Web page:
Pelvic Organ Prolapse

Our practice is among the top five in the nation in robotic/minimally- invasive pelvic reconstructive surgery.

Our physicians lead the region in minimally invasive procedures for the treatment of pelvic organ prolapse and urinary incontinence.


Prolapse Conditions 

Bladder Prolapse

Normally a ‘hammock’ (a layer of connective tissue) between the bladder and the vagina supports the bladder. When it stretches or tears, the bladder bulges or presses into the vagina. Patients may notice vaginal pressure or pulling. If the bladder drops very low, you may have to ‘push’ the bladder back up to be able to urinate.

When the ‘hammock’ is just torn, we can sew it back together with stitches. If it is very weak and damaged, we may use a graft to replace it. Generally this surgery is not very painful, though you will have some discomfort.

Vaginal Suspension

Normally, ligaments hold the vagina up in normal position. If these ligaments stretch or break, the top of the vagina will begin to drop. Sometimes, some of the intestines are pulled down with it, called an ‘enterocele’ or ‘bowel-hernia’. You may feel a bulge in the vagina, and feel a vaginal ache.

Vaginal suspension surgery reattaches the vagina to the ligaments meant to hold the vagina up. Sometimes we have to push the intestines up and out of the way, and stitch them back in place so they don’t drop down again.

If the ligaments that hold the vagina up are very weak, we use a different ligament (the sacrospinous-ligament) near the buttock muscles to hold the vagina up instead.

Dropped Uterus

Your uterus can drop after vaginal childbirth if the normal ligaments supporting the uterus stretch or tear. A vaginal hysterectomy can be done to remove the uterus and cervix through the vagina. Once the uterus is removed, we use additional stitches to support the top of the vagina, preventing it from dropping again.

Bulging Rectum

The rectum lies underneath the vagina. Normally there is a layer/‘hammock’ (we call it ‘fascia’) between the vagina and the rectum that keeps the rectum flat. When this ‘hammock’ tears or stretches, then the rectum ‘pouches’ or ‘bulges’ into the vagina. You may notice this as a ‘bulge’ in the vagina that you see or feel when you wipe with the toilet paper. Or you may have a tough time getting the stool out during a bowel movement. You may feel as if the stool gets ‘stuck’ in the rectum. You may need to press and push with your hand to get the stool out.

Surgery attempts to restore that ‘hammock’. Sometimes if the ‘hammock’/tissue is just torn, we can sew it back together with stitches. Sometimes if the ‘hammock’/tissue is very weak and damaged, we substitute it with a graft and essentially replace your hammock.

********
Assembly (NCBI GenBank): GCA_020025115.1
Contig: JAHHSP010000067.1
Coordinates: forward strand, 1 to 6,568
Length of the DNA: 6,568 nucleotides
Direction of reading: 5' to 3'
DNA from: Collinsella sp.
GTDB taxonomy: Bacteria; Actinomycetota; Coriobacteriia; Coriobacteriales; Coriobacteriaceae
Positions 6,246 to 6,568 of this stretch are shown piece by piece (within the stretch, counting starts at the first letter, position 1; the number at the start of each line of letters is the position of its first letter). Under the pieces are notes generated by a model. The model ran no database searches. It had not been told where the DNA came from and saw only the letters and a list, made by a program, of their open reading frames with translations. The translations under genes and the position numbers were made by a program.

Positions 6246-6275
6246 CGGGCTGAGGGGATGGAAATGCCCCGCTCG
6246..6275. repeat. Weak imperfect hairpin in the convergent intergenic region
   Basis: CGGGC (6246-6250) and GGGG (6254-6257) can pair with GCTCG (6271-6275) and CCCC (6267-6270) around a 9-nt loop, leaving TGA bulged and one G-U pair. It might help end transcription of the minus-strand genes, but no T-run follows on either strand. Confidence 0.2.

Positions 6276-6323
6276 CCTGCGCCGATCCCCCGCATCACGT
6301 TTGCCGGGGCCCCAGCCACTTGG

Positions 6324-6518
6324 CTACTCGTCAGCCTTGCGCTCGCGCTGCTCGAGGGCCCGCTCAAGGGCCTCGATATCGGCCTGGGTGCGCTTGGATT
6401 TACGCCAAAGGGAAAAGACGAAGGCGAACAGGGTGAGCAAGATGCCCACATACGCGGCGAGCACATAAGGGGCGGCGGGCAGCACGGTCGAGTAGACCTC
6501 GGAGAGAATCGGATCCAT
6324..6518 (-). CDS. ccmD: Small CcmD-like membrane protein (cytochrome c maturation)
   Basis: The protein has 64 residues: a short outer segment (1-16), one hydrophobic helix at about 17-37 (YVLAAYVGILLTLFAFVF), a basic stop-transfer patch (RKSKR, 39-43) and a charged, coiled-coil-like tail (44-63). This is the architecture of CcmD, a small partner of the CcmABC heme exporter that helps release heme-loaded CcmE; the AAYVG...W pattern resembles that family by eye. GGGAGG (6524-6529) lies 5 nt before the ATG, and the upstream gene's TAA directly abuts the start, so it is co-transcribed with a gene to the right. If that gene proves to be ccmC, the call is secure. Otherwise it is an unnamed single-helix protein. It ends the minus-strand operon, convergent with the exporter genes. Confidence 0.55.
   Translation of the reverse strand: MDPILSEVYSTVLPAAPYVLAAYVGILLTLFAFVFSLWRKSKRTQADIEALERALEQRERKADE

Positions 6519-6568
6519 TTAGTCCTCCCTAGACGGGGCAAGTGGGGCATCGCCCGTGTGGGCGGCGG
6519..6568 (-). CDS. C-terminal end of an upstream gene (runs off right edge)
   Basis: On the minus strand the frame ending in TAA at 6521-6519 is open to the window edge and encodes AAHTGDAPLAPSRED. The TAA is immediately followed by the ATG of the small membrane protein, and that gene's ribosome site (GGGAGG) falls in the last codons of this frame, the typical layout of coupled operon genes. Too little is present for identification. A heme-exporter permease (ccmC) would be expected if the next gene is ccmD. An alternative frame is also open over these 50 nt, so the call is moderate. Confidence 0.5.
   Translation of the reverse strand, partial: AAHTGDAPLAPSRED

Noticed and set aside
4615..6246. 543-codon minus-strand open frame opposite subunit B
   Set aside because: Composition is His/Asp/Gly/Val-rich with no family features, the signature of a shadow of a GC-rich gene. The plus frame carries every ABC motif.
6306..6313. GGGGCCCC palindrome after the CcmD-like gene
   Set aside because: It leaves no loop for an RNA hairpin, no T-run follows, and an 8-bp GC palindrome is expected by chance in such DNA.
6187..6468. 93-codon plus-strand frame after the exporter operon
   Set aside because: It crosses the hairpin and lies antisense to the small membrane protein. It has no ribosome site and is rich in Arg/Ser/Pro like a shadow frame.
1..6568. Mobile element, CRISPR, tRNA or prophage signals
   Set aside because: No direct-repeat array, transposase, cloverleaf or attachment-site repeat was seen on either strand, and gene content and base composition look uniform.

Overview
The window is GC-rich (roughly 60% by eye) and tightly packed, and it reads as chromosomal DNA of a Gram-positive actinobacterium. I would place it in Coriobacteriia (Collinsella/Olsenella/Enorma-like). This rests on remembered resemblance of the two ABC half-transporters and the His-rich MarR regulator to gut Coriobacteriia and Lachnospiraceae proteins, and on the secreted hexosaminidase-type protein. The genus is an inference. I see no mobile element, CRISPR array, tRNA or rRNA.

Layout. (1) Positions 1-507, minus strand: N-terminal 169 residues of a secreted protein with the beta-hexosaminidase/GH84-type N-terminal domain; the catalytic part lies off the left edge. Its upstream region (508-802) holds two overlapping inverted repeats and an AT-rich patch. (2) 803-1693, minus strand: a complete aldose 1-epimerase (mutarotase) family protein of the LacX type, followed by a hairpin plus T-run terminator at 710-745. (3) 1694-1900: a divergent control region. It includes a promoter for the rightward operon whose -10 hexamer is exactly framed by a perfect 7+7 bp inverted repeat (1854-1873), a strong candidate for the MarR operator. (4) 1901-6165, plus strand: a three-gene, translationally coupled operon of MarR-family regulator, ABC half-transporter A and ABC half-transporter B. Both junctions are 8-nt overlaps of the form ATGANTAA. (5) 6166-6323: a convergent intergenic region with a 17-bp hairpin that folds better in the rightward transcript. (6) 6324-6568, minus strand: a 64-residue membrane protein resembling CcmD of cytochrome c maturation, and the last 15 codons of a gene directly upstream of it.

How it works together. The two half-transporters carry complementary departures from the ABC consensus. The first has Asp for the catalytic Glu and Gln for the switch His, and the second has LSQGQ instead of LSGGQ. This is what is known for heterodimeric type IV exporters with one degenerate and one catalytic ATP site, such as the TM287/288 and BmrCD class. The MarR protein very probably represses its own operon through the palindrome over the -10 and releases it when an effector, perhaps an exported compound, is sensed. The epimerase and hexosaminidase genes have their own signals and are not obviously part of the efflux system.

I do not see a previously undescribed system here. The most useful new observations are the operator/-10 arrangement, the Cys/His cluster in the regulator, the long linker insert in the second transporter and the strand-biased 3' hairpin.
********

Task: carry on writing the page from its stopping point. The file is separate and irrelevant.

The way we do the surgery is to make an incision (make a cut) in the lining of the vagina above the rectum. We find the torn edges of your hammock and sew them back together. We then sew the vaginal lining back together. If your ‘hammock’ is very weak and poor quality then we may place a graft between the rectum and vagina. We then sew the vaginal edges closed again so that the graft is completely covered. Usually the graft is anchored to the muscles of the pelvic floor.


Laparoscopic and Robotic Prolapse Surgery

We routinely use robotic surgery to treat uterine or bladder prolapse with a highly-effective procedure called abdominal sacral colpopexy.

The robot makes the procedure easier to perform and avoids the need for an abdominal incision. Our surgeons undertake extensive coursework and training and go through an exacting credentialing process before using this robotic system.


Patient Education

Meet our Pelvic Organ Prolapse Specialists:

Name Specialties Location
Kershen, Richard Todd, MD
860.947.8500
  • Urology
  • Female Pelvic Medicine and Reconstructive Surgery
  • Reconstructive Urology
  • Urogynecology
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  • West Hartford
  • Plainville
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LaSala, Christine Ann, MD, FACS, FACOG, FFPMRS
860.972.4338
  • Female Pelvic Medicine and Reconstructive Surgery
  • Urogynecology
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  • Hartford
  • Avon
  • Glastonbury
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Peters-Gee, Jill Marie, MD
860.678.7300
  • Urology
  • Farmington
  • Glastonbury
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Pilzek, Anna L., MD
860.972.4338
  • Urogynecology
  • Female Pelvic Medicine and Reconstructive Surgery
  • Obstetrics & Gynecology
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  • Glastonbury
  • Hartford
  • Norwich
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Steinberg, Adam C., DO, FACS, FACOG, FFPMRS
860.972.4338
  • Female Pelvic Medicine and Reconstructive Surgery
  • Urogynecology
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  • Hartford
  • Avon
  • Glastonbury
  • West Hartford
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Tulikangas, Paul Kevin, MD, FACOG, FACS, FFPMRS
860.972.4338
  • Female Pelvic Medicine and Reconstructive Surgery
  • Urogynecology
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  • Hartford
  • Avon
  • Glastonbury
  • West Hartford
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Tunitsky-Bitton, Elena, MD, FACOG, FFPMRS
860.972.4338
  • Female Pelvic Medicine and Reconstructive Surgery
  • Urogynecology
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  • Hartford
  • Avon
  • Glastonbury
  • West Hartford
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